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From David Burleson <>
Subject Re: Ideal Subversion Setup
Date Thu, 17 Dec 2009 09:53:45 GMT
Hi Ryan,

Thanks for the reply. So there might be some hope.

Let me elaborate on our setup. I've decided the first thing to do is to 
cut out the inbetween step of dragging files over. So I have setup a 
folder on our local linux webserver and setup apache web server to use 
it as a virtual host (to do testing). This works great. Now I need to 
sort out the symlinks for the images directory. We create the symlinks 
manually through command line (ssh). We are using TortoiseSVN as a way 
to create the checkout to be used on our Windows computers. So....

1. Linux Server: create a directory for development area
2. Linux Server: setup apache to use the newly created directory as a 
virtual host
3. Windows PC: Browse to the newly created directory via the network
4. Windows PC: Right click on the directory and select SVNcheckout and 
checkout the repository
5. Linux Server: Create a symlink in the directory to another directory 
on the linux server do I commit that symlink as a symlink and not commit the 
contents within it?

And, what is the best way to preserve folder/dir permissions using chmod 
into a repository?

Cheers for the help so far!


On 17/12/2009 03:33 AM, Ryan Schmidt wrote:
> On Dec 16, 2009, at 10:00, David Burleson wrote:
>> I have been using subversion with TortoiseSVN for a couple of years now. I work in
a team of 3 web developers on multiple websites. Im starting to wonder if the way we use subversion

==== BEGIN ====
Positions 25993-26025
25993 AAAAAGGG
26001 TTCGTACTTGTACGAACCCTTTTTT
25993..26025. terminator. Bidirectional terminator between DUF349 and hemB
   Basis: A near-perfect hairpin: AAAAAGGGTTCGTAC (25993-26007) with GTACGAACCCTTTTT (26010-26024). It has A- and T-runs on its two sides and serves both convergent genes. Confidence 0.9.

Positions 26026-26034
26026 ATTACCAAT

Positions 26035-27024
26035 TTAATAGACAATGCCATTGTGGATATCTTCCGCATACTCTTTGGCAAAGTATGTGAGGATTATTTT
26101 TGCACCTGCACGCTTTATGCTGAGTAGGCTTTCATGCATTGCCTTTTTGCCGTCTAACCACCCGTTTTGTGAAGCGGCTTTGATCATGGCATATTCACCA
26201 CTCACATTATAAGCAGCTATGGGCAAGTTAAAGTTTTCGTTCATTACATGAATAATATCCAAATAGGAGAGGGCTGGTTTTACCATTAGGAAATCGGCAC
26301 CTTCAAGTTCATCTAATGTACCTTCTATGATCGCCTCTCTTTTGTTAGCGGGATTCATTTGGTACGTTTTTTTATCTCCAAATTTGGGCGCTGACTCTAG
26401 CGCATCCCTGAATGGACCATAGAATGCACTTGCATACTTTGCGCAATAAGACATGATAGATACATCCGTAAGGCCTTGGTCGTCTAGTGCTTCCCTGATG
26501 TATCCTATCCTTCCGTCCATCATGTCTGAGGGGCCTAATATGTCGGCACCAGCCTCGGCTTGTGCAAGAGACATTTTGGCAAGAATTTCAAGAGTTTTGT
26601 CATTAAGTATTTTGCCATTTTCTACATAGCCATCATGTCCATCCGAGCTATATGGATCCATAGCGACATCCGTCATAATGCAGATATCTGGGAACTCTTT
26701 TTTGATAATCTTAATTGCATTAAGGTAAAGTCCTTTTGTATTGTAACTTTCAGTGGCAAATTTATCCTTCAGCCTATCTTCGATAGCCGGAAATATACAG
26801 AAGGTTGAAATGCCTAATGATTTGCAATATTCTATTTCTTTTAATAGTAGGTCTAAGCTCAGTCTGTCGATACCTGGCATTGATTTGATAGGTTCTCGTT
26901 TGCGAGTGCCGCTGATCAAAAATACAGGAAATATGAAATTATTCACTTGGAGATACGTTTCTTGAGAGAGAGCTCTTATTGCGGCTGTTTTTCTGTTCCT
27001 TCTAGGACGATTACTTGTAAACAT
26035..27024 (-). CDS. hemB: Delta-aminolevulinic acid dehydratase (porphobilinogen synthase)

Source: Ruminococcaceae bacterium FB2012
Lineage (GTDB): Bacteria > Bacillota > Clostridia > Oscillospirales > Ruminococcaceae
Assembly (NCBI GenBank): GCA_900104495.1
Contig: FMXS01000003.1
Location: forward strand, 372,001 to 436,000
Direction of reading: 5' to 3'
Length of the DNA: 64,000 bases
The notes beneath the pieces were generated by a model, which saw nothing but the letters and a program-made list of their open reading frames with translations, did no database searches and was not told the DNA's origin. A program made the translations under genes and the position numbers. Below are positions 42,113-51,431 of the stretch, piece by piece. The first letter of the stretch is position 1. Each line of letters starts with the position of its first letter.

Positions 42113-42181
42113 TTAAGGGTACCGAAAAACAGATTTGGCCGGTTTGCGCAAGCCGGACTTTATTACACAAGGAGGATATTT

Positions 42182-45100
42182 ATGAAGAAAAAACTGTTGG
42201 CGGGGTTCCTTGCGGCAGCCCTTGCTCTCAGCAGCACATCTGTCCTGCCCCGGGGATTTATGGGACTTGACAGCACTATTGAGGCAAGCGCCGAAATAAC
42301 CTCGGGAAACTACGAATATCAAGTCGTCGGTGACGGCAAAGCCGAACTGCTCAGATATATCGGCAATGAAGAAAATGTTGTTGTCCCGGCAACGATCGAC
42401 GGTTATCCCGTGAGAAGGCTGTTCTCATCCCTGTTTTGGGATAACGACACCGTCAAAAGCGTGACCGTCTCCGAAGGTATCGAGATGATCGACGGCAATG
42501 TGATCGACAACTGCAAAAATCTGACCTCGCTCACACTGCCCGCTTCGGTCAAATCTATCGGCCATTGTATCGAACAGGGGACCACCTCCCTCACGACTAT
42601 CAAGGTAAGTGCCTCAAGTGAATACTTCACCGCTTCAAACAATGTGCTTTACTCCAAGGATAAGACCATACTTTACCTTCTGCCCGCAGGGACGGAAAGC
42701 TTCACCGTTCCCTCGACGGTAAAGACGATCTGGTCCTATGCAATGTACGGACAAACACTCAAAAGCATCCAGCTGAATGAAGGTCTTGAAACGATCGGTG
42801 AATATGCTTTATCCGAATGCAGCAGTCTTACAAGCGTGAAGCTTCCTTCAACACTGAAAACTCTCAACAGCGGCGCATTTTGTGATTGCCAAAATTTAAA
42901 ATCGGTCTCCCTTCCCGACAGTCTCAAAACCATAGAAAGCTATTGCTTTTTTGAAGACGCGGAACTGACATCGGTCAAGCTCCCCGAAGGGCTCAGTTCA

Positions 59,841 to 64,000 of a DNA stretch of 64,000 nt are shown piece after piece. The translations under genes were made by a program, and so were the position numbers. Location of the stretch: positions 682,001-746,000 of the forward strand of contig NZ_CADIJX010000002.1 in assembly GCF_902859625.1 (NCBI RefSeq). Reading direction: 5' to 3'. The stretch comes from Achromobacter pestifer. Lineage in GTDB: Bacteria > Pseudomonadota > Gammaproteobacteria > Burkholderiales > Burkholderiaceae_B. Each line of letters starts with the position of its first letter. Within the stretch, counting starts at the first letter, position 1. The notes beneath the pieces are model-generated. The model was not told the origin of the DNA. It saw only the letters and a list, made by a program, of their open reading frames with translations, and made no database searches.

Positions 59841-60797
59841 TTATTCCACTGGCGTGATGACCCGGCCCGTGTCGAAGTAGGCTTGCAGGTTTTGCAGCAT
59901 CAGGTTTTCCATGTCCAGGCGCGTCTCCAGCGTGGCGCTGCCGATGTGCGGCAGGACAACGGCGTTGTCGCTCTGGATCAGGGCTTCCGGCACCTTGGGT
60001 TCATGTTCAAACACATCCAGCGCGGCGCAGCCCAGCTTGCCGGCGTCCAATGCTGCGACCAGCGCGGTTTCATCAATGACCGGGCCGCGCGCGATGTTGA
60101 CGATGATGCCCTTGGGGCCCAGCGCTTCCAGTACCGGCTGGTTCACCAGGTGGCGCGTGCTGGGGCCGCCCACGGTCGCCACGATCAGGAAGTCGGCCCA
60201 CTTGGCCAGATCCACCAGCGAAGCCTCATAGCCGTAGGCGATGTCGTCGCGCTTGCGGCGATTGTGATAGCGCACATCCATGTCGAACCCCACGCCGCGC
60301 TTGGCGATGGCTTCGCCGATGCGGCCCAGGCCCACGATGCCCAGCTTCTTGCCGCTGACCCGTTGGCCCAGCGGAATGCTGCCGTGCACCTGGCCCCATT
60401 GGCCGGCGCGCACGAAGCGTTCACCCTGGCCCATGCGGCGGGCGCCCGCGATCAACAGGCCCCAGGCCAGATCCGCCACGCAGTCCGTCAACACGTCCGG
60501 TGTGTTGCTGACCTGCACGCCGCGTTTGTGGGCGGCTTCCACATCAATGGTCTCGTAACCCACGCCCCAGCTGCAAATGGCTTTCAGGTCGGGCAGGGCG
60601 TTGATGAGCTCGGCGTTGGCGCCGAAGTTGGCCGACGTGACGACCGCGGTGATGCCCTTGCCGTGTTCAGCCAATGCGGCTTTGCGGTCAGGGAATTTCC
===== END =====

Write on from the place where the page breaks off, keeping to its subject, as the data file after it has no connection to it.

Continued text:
and version control is the correct way. So, I have posted to ask advice on the best way to
use Subversion in a web development team with multiple projects.
>> We currently each have our own development area on a local web server for each project.
We also each have our own SVNcheckout of each project.
> Sounds good to me!
>> Once we have checked out/updated our 'repo' we drag the contents over to our development
area to work. Once we are finished working, we drag the files back over to our 'repo' and
commit it.
> Where you say "repo" you actually mean "working copy" (or "checkout"); the "repo" or
repository is what you check out from and commit to, and there is only one of them, on your
Subversion server.
>> I have a feeling that the better process is to make your development area the SVNcheckout.
> I would completely agree with that. You're making a lot of unnecessary error-prone work
for yourselves by manually moving files around.
>> My only problems is how subversion and TortoiseSVN handle symlinks and file/dir permissions.
We have a couple of symlinks for folders like 'images' so we don't have to duplicate the directories
on the webserver and some folders which we upload files too have 777 permissions and what
not. I don't know if subversion or TortoiseSVN will pass these own and treat the symlink as
a symlink and not a folder, and pass the permission into the 'repo' too.
> Subversion handles symlinks just fine, but Windows does not. (There is no such thing
as a symlink on Windows.) So I'm not clear on how you're using symlinks on Windows at all,
unless you're using cygwin. In which case you should use a cygwin Subversion client, not a
Windows Subversion client like TortoiseSVN.
> Subversion repositories do not store or retain file or directory permissions or ownership.
The only exception is the execute bit on files, which can be preserved by setting the svn:executable
property of that file to any value (which Subversion automatically does if you add a file
that's executable).

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